Zagreb School of Animated Films

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Zagreb school of animated films is a style of animation originating from Zagreb, Croatia, most notably Zagreb Film. It is represented by authors like Nikola Kostelac, Vatroslav Mimica, Dušan Vukotić and Vladimir Kristl. The term was coined by Georges Sadoul. The first major success was a Grand Prix award in Venice for the animated short Samac (Lonely guy) by Vatroslav Mimica, and their greatest work so far is an Oscar-winning animated short Surogat by Dušan Vukotić.

History[edit]

The history of animation in Zagreb begins in 1922, with two short animated commercials done by Sergej Tagatz. The first production company "Škola narodnog zdravlja" (represented by director Milan Marjanović, artist Petar Papp) continued making animated shorts such as Macin Nos, Ivin Zub and Martin u nebo in the period 1928 - 1929. In the 30s, more animated commercials were produced by Maar-Reklama film company. Following World War II, Walter Neugebauer creates the animation film Svi na izbore in 1945, under heavy influence of Disney animation. This was followed by other satirical works such as the propaganda film Veliki miting, produced in 1951 by Jadran Film.

The animation of Zagreb made its first major breakthrough with the short Samac 1958 by Vatroslav Mimica, which won the Grand Prix at the Venice Film Festival. This was followed by the 1961 short Surogat by Dušan Vukotić, which won the Academy Award for Best Animated Short Film, the first non-American to do so. First animated shows began appearing during his time, such as Inspektor Maska (1962-1963), and the internationally renown Professor Balthazar (1967-1978) by Zlatko Grgić.

During the 80s and 90s, Croatia Film produced the country's first animated features, all directed by Milan Blažeković: The Elm-Chanted Forest, The Magician's Hat and Lapitch the Little Shoemaker.[1][2][3]

Animation awards[edit]

Animafest Zagreb was initiated by the International Animated Film Association (ASIFA), the event was established in 1972. Animafest is the second oldest animation festival in the World, after the Annecy International Animated Film Festival, (established in 1960). Festival awards include prizes given in the Short film Competition, Feature film Competition, Student Film Competition, Children Films, Site-specific competition and Croatian competition. Its Prize for "Best First Production Apart from Educational Institutions" is named in honour of Zlatko Grgić. The Lifetime Achievement Award, which is unique for animation film festivals, was established in 1986. An award for outstanding contribution to the theory of animation was added in 2002.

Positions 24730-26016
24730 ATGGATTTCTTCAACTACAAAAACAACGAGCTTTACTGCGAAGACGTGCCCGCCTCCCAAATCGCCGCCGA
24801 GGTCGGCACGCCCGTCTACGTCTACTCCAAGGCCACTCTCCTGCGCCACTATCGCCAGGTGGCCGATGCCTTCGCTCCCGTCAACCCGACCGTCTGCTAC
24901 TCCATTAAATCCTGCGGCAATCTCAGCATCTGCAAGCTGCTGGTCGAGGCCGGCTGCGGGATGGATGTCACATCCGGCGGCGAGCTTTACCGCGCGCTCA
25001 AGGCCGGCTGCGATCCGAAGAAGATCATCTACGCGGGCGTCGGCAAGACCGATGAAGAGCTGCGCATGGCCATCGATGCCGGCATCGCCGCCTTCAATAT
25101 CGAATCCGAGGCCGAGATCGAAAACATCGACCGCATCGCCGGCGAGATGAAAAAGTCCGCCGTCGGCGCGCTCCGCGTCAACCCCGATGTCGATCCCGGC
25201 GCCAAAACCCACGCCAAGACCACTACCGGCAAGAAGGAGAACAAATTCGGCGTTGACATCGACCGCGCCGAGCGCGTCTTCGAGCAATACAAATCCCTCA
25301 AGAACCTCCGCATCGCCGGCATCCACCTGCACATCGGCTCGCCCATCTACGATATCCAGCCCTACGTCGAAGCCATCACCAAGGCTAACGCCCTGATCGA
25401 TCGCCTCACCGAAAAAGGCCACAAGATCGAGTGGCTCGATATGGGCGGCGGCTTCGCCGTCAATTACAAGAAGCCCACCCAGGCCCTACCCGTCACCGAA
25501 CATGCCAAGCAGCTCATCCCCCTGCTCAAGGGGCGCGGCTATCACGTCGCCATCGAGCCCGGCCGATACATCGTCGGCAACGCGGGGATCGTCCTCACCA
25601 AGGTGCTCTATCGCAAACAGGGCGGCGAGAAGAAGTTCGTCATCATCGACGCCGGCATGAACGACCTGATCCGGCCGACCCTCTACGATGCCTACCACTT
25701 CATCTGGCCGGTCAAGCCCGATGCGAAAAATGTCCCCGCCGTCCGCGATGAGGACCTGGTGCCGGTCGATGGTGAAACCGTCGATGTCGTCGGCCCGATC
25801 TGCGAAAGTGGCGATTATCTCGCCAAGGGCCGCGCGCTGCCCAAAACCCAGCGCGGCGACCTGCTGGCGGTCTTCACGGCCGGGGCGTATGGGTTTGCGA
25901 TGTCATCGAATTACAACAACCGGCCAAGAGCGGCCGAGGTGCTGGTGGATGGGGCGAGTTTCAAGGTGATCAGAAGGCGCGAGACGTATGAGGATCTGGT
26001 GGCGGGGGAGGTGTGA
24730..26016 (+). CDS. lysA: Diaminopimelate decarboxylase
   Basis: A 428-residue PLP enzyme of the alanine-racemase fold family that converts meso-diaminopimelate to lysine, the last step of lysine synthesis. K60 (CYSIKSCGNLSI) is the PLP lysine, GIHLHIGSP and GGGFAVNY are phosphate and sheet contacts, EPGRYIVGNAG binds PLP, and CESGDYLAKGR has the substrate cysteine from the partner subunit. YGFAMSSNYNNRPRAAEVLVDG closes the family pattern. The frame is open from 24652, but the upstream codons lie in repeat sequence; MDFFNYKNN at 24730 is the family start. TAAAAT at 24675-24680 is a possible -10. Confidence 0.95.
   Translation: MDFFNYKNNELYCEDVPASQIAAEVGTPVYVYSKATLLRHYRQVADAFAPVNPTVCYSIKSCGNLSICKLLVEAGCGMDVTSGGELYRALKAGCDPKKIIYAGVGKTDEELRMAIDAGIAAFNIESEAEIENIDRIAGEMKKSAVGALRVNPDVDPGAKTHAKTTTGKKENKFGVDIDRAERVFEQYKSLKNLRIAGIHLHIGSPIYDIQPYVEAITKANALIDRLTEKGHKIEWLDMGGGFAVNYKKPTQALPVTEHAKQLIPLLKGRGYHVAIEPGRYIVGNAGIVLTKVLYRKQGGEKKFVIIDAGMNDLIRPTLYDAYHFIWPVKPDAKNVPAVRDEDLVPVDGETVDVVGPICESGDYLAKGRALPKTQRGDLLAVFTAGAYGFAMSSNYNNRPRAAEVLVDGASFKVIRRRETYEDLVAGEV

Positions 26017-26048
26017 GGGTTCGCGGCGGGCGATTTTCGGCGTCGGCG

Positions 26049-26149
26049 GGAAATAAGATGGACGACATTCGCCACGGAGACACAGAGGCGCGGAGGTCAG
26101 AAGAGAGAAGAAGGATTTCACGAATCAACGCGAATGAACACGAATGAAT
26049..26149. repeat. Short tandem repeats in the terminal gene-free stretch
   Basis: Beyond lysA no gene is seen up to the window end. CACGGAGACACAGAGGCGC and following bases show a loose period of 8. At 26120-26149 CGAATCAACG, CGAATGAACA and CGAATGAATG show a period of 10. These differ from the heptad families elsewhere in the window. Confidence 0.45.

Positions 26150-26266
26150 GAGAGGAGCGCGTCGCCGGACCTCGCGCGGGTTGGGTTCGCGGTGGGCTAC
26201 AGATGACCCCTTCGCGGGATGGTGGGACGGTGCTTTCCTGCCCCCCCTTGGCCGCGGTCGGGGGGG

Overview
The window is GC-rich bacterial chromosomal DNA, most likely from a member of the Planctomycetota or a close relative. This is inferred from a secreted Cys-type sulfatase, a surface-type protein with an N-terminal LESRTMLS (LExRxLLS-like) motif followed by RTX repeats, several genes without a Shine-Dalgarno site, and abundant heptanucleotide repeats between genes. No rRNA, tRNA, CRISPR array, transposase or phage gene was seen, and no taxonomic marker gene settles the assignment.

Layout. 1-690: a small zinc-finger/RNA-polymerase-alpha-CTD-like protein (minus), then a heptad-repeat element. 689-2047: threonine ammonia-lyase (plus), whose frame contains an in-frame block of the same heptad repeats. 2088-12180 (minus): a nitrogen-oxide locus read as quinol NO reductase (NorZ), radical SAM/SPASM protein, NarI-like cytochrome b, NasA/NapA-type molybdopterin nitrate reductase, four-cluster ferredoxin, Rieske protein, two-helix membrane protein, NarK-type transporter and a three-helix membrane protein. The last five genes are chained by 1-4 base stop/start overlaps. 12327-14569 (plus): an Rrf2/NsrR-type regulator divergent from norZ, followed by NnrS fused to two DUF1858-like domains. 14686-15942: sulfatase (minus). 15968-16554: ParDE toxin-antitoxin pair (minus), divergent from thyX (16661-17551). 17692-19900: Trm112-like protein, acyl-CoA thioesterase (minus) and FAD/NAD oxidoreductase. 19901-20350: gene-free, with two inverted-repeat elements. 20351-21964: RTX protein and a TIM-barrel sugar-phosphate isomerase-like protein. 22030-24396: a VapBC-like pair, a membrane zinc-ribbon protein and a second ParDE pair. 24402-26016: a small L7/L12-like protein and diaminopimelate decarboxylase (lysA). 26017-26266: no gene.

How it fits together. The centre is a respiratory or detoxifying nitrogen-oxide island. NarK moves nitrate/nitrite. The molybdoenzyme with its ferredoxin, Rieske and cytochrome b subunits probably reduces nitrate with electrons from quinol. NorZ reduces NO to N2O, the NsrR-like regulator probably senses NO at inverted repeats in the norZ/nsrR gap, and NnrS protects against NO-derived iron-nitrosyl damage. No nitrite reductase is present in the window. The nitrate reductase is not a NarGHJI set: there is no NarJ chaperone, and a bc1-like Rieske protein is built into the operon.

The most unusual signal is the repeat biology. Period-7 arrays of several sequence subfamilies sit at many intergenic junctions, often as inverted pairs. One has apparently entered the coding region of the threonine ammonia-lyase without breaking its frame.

See also[edit]

References[edit]

  1. ^ "CHILDREN'S FILM PROGRAMME". Pula Film Festival. July 2008. Archived from the original on 2009-07-15. Retrieved 2009-04-03.
  2. ^ "Poison Ivy" (2008-12-18). "Hrvatski animirani film" (in Croatian). Crtani Filmovi. Retrieved 2009-04-03.
  3. ^ "WORKING PART OF FESTIVAL". NAFF - NEUM ANIMATED FILM FESTIVAL. January 2007. Archived from the original on 2009-07-15. Retrieved 2009-04-03.

Further reading[edit]

  • Filmska enciklopedija I. i II., Juhoslavenski leksikografski zavod Miroslav Krleža, gl. urednik dr. Ante Peterlić, Zagreb, 1986. i 1990.,
  • Zagrebački krug crtanog filma I (Građa za povijest hrvatske kulture), pedeset godina crtanog filma u Hrvatskoj, almanah 1922.-1972., uredio: Zlatko Sudović, Zagreb 1978.,
  • Škrabalo, Ivo: 101 godina filma u Hrvatskoj, 1896.-1997., Zagreb, Nakladni zavod Globus, 1998.,
  • Filmska kultura, broj 81-82, Zagreb 1972., 50 godina animacije,
  • Holloway, Ronald: “Z” is for Zagreb, London, The Tantivy Press, London,
  • Munitić, Ranko: Uvod u estetiku kinematografske animacije, Filmoteka 16, Zagreb, 1983.,
  • Denegri, Jerko: Exat 51, Nove tendencije, umjetnost konstruktivnog pristupa, Zagreb 2000.,
  • Bendazzi, Giannalberto: Cartoons, One hundred years of cinema animation, John Libbey & Company Ltd., London 1994.